As agreed, Gloria from Emporia, Kansas, arrived in Sunbury-on-Thames in Surrey, the locale of Prince Albert Court, and prepared to give a lecture on young Queen Victoria and Prince Albert. Laetitia and her group visited Prince Albert Court just before lunch and, after dining, went to a conference room she had reserved. She took notes during Gloria’s lecture, and when it was finished, wrote a multiple-verse limerick summarizing it.
“Did Prince Albert court Queen Victoria
And win in a burst of euphoria
Over swains by the dozen
To wed his young cousin?”
Mused a young Kansas author named Gloria.
“Was she wowed by this dapper young man
Later seen on a tobacco can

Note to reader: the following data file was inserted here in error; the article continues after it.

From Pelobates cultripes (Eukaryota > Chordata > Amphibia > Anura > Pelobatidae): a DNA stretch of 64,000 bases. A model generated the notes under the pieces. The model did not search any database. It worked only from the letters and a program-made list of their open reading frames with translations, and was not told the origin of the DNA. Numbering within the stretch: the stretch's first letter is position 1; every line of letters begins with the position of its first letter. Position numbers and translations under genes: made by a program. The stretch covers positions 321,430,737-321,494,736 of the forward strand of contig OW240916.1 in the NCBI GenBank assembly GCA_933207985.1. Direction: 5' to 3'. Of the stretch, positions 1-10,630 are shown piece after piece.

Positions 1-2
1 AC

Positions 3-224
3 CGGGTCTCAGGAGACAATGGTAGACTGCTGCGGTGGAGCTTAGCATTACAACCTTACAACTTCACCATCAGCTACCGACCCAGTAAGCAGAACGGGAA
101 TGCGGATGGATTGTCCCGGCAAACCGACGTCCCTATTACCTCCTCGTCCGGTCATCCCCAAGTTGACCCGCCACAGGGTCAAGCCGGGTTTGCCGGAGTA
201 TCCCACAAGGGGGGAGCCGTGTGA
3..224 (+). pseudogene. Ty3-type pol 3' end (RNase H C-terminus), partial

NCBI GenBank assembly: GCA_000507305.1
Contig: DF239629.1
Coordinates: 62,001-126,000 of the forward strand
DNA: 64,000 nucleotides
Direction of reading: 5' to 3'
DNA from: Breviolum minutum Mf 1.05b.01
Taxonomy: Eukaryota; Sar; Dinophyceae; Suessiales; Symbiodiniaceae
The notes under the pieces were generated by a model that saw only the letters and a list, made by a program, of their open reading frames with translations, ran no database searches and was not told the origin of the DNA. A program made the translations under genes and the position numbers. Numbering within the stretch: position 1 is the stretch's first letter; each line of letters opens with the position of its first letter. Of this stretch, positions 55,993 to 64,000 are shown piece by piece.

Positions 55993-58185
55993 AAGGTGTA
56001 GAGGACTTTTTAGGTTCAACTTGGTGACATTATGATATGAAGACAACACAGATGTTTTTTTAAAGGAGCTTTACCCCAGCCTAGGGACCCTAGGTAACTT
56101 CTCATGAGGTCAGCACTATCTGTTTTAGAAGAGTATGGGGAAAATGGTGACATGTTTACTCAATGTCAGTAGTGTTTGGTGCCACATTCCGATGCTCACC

And gave him her heart
As her faithful consort
In a match both embraced with élan?”
“Or was theirs a royal wedding arranged
Toward statecraft that may seem deranged
And so often embroils
The hapless young royals
In a match that may soon be estranged?”
Our young Gloria’s book did opine
That their marriage, indeed, was quite fine
And when all’s done and said
They had good times in bed
Producing their progeny nine.
There’s a rumor around of a ring
Albert’s said to have worn through his “thing”
Was the Queen most enthused
Or was she “not amused”
When they were on an amorous fling?
This contrasts with the views of historians
Of the staid prudish bent of Victorians
Who disparaged things nude
Or bawdy or rude
In tones that were sometimes stentorian.
And would have viewed such as immoral
If ‘twas worn around Castle Balmoral
And the mark of a rogue
Though such things are in vogue
In today’s world without too much quarrel.
‘Twas not within Gloria’s capacity
To establish this rumor’s veracity
For the folks who would know
Are all dead long ago
And can’t speak on the consort’s audacity.